We put the old deck boards back on and then put 7/16in OSB over the whole thing (insurance job). The work was completed late Summer. The next Spring he called to let me know the shingles were buckling. We took a bunch of pics and after removing the buckled shingles found the buckling to have occurred at the felt paper seams. Felt paper used with the CT Roofer Select felt. Originally I contacted my CT rep and told him his big buck felt had bubbled and he said he'd pay for repairs. After discovering it wasn't the felt that caused the issue never sent him a bill. We put on two rows of ice and water shield and every felt overlap bubbled but only on the North side. Good news was we were able to carefully loosen and nail the shingles back down without damage. Did the repairs for free... 3-4 years later no issue.

On another job a year or two prior did a 40sq addition (yes 40sq addition) on a reservation house. Some of the roof was 12/12 which got spray foam insulation directly to the underside of the 7/16 OSB. The home owner noticed wavy shingles and upon inspection found the decking to have pulled in an inch or two and some of the sheathing staples to have pushed up the shingles along the trusses. I put a bid in with Xactimate and never did the work (fine by me). Ended up being the spray foam at fault as it reacted with the OSB. Last I heard the insulation company went after the spray foam manufacturer for compensation.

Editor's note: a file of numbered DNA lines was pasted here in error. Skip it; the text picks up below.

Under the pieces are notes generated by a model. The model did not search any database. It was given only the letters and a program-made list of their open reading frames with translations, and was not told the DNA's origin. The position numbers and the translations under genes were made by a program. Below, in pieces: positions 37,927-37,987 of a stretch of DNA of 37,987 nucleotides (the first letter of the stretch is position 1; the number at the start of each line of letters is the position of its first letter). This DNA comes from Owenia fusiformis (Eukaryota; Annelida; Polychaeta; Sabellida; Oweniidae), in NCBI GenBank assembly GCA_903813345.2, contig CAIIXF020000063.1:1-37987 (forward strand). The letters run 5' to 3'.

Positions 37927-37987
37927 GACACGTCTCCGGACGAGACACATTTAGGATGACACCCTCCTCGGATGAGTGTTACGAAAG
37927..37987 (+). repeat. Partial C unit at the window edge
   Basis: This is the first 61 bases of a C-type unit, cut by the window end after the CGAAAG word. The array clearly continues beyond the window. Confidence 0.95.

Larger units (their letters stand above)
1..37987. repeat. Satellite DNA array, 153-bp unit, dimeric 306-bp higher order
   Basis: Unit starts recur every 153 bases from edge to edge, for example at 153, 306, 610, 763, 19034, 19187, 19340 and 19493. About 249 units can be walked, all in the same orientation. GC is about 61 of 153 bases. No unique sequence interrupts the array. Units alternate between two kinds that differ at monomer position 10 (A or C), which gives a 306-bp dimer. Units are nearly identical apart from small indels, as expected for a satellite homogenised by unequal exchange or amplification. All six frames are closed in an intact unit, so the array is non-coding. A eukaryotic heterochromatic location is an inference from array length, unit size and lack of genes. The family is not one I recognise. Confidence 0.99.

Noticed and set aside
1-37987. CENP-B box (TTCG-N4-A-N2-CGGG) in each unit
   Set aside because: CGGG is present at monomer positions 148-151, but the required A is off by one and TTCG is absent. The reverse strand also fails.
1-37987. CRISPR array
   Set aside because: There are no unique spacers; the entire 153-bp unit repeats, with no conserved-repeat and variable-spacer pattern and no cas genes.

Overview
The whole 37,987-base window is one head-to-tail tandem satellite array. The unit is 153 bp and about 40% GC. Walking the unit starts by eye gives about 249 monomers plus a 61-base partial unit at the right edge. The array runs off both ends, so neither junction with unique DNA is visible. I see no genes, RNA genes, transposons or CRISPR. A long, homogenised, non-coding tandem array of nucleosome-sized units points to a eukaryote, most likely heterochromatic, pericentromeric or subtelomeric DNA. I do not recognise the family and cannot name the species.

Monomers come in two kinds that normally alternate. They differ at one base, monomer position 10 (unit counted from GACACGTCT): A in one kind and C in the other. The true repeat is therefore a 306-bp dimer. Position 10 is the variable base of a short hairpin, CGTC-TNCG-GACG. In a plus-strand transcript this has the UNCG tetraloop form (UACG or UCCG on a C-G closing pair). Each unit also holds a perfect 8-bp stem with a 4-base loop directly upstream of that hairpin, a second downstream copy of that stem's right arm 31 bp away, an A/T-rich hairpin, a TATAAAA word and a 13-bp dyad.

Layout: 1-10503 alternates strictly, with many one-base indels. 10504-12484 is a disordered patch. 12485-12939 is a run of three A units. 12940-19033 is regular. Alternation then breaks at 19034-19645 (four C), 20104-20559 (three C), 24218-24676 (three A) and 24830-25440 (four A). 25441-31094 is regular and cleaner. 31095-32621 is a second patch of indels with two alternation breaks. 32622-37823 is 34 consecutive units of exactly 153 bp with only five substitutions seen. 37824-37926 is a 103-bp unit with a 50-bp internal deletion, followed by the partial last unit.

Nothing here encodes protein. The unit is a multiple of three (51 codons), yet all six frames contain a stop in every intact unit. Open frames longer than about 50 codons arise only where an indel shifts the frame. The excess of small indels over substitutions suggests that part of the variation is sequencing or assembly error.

My thoughts were the shingles would be easy to pull off the OSB but what would it be like pulling the OSB off the spray foam???

What I didn't understand was why they didn't try to put in baffles and let the roof breath? It was engineered as a hot roof as new construction, no soffit vents and no ridge or turtle vents.

Both sides of the roof were bad but worse on the North side which was gable to gable while the South side had a dormer run into it.